The Detroit Lions are a professional football team that plays in the National Football Conference North division. The team is the NFL member since 1930. It was founded in 1929 in Portsmouth, Ohio. Initially, the franchise was named the Portsmouth Spartans. It officially joined the National Football League on July 12, 1930. Despite obvious success within the NFL, the Portsmouth Spartans were unable to survive during the Great Depression, whose devastating effects were most disastrous for small cities like Portsmouth.
Low revenue and other financial difficulties forced the owners to sell the franchise to a group of investors headed by George A. Richards, the Detroit radio station executive director. They paid $795,208 to cover the team’s debts and $15,000 NFL franchise fee. After purchasing the team in 1934, George A. Richards relocated it to Detroit, Michigan. The team finished its inaugural season in second place in the Western division. In 1940, the franchise was sold to Chicago department store executive Fred Mandel for $225,000. Eight years later, in 1958, the club went to Edwin J. Anderson and Lyle Fife, who owned it until 1964. At the end of November 1963, William Clay Ford Jr., the former vice-chairman of the Ford Motor Company, became the Lions’ sole owner when he purchased control shares of the team’s stock for $4.5 million. In 2014, the controlling interest in the Detroit Lions passed to Martha Firestone Ford.
The history of the team name is quite interesting since few NFL members changed their names. Originally, it was called Portsmouth Spartans to honor their hometown. After relocating to Detroit, George A. Richards renamed the Detroit Lions team a nod to the Detroit Tigers baseball franchise. The new owner explained that the club would be the king of the league, as the lion is a king of the jungle. The Lions delivered on that promise by winning their first NFL Championship in 1935.
Meaning and History
All Detroit Lions logos feature the image of a lion, which has a double meaning. First, it is a kind of compliment to the Detroit Tigers baseball team. Second, the owners hope that the monarch of the jungle will become the king on the NFL playing fields.
1929 – 1933
Since the team’s initial name was the Portsmouth Spartans, the logo included two wordmarks. The upper part of the logo was presented with beige-scripted “PORTSMOUTH” in capital letters trimmed with a black border. The “SPARTANS” in black with the golden-beige border was placed below. It was also written in capital letters, yet they were slightly expanded to acquire an exact rectangular shape.
1952 – 1960
The first Lion logotype included a lion, of course, and a football player holding a ball. Both of them demonstrated decisiveness, aspiration, and immediate readiness for action. The beast opened the mouth to roar. Its belly was pressed to the ground as if it was preparing to jump. The football player was also leaning forward as waiting for the signal to attack. He was wearing a red T-shirt, blue pants and a helmet. Both figures were outlined in black.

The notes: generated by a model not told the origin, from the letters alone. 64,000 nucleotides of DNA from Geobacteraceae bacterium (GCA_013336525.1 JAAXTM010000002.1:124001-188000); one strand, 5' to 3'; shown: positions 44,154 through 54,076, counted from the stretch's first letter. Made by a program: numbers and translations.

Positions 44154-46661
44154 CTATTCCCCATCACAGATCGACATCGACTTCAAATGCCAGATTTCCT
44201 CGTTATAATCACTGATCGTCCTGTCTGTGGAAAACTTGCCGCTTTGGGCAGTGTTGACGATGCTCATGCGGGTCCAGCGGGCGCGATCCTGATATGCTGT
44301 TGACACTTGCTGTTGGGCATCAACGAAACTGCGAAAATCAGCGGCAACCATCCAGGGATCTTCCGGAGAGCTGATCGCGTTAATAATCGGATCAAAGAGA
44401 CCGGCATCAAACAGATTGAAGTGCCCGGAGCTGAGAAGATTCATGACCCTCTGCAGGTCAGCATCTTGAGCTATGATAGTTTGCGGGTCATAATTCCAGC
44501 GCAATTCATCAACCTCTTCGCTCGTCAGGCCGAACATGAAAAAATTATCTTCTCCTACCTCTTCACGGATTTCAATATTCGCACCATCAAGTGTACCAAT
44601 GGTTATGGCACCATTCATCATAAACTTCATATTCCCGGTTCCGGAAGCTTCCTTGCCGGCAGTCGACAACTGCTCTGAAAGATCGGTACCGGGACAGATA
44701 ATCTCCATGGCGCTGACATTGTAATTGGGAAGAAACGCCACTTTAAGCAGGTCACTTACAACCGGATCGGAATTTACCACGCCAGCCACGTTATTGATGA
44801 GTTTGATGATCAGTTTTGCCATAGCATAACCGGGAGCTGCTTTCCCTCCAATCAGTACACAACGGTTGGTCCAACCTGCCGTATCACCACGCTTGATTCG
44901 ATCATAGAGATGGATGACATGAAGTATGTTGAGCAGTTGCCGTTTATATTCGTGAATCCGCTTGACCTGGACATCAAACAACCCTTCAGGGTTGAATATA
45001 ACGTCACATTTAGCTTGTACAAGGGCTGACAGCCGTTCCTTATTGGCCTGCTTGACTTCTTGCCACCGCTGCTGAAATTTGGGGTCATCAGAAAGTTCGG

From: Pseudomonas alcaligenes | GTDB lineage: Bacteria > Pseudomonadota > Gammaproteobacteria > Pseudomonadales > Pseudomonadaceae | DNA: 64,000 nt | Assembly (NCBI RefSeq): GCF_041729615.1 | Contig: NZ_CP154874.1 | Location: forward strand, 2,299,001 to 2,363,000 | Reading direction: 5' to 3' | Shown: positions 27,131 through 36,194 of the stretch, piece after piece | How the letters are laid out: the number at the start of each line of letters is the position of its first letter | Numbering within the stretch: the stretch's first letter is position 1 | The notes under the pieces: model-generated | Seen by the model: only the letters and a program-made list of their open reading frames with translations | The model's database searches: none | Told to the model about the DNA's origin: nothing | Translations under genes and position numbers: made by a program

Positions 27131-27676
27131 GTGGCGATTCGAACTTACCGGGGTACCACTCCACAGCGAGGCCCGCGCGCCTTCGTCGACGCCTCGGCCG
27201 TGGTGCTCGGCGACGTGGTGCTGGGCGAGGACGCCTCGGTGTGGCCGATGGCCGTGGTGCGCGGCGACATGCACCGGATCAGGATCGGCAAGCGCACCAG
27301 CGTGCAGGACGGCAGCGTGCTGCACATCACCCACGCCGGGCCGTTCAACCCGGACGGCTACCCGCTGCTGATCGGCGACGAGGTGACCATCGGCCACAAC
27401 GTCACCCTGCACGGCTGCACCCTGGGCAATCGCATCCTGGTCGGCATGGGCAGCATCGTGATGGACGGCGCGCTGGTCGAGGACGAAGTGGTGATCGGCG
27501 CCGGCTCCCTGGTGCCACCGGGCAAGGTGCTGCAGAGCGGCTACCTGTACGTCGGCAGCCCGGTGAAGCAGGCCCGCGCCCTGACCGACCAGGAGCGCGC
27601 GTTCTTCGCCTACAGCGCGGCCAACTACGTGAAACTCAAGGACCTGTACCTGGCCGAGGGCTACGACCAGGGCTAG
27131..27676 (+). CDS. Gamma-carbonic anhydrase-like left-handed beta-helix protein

1961 – 1969
In 1961, the logo became much simpler, both in design and in the color scheme. The new logo featured a minimalistic white lion with a thin blue outline and two wide stripes (blue and grey) in the background. The color palette of the given logo was changed dramatically, being switched to a white-blue spectrum. The lion’s belly was still pressed to the ground. This pose symbolized its singleness of purpose and readiness for a burst of energy. Besides, the wild beast was drawn lean and fit to evidence the players’ perfect physical shape. The lion was depicted in full length with the tail bent forward, which is also an allegory of orientation towards the goal.
1970 – 2002
The logo of this era was unique since, in 1970, the iconic leaping lion appeared in the team logo for the first time. The creative staff radically redesigned the previous logo. The beast was portrayed in a jump: its hind paws were on the ground, while its forepaws were in the air. Its posture made a dynamic impression. At the same time, the lion had no facial features, just muzzle without eyes, mouth, and nose that caught schematically. The figure had a white outline and one more blue outline around it.
2003 – 2008
This logo was tweaked in 2003, yet it underwent slight alterations. It still featured a fierce leaping lion with a lush mane. As before, the beast’s muzzle had no obvious shape: just schematic mouth and nose hard to guess. Lion’s posture emphasized the aggressive side of the game, power, and desire to offend. The beast much resembled the heraldic lion rampant as depicted in profile standing erect with forepaws raised. The only difference from the previous version was a thick black outline instead of blue.
2009 – 2016
In 2009, the leaping blue lion acquired a more prominent shape. Now paws, mane, face, and torso were seen. Designers attempted to make it look much more realistic. Besides, the lion had fangs, which seemed extremely effective tools for threatening the enemies. The eye, mane, and tail elements were drawn as well. A fierce character was contoured in white and then in black.
2017 – present
The 2017 Detroit Lions logo compare to the prior one has a sharper look. Strands in the flowing mane and animal’s eye are visible. The hind legs are smaller than the forelegs, which remained massive. It is a perfect allusion to the king of the jungle – agile, fierce, and strong. The black outline is toned down to a light grey color.